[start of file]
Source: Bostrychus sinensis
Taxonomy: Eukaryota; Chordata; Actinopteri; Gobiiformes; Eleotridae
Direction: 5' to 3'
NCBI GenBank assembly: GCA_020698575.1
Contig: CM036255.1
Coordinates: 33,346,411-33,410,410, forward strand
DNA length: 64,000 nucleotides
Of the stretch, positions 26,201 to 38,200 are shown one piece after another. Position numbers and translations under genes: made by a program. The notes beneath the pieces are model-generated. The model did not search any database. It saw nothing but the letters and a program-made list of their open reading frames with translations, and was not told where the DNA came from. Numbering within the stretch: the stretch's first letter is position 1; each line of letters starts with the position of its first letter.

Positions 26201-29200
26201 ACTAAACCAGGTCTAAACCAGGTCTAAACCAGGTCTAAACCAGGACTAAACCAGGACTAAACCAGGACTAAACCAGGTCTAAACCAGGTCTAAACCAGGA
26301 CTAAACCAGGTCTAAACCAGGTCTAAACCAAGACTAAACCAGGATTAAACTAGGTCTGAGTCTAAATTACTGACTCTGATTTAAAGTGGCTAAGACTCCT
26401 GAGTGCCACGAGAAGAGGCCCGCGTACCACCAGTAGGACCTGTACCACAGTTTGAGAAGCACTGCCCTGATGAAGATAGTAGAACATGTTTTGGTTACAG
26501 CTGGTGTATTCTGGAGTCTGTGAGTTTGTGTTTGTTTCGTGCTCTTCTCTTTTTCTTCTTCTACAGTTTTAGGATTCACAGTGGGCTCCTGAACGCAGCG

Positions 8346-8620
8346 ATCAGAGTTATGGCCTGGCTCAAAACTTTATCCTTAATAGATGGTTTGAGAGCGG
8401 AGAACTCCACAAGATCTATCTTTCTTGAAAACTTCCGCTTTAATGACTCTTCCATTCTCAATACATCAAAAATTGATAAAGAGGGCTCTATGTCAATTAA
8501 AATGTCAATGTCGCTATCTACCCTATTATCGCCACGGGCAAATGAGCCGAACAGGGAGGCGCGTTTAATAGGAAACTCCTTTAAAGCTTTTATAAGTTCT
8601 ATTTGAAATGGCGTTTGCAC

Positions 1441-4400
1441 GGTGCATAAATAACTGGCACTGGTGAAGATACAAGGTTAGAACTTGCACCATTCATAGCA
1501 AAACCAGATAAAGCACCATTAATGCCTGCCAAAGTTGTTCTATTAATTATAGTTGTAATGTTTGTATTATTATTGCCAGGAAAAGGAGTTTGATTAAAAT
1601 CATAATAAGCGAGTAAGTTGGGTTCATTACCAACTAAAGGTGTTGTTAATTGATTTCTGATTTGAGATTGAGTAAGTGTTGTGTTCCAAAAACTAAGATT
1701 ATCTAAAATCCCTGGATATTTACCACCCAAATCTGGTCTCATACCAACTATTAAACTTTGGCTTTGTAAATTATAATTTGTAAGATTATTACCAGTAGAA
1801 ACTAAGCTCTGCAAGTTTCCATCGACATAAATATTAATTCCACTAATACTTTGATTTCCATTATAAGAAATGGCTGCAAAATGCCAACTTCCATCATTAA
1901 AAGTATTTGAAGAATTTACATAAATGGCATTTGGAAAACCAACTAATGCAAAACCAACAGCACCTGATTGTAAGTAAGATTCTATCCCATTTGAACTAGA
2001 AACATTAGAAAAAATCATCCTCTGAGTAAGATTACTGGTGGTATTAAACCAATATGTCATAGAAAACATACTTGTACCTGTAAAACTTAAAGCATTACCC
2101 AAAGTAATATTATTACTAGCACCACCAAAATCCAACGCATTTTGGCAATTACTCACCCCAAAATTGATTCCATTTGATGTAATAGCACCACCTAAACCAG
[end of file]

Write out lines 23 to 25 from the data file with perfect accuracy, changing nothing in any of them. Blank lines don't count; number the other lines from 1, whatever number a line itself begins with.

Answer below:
1701 ATCTAAAATCCCTGGATATTTACCACCCAAATCTGGTCTCATACCAACTATTAAACTTTGGCTTTGTAAATTATAATTTGTAAGATTATTACCAGTAGAA
1801 ACTAAGCTCTGCAAGTTTCCATCGACATAAATATTAATTCCACTAATACTTTGATTTCCATTATAAGAAATGGCTGCAAAATGCCAACTTCCATCATTAA
1901 AAGTATTTGAAGAATTTACATAAATGGCATTTGGAAAACCAACTAATGCAAAACCAACAGCACCTGATTGTAAGTAAGATTCTATCCCATTTGAACTAGA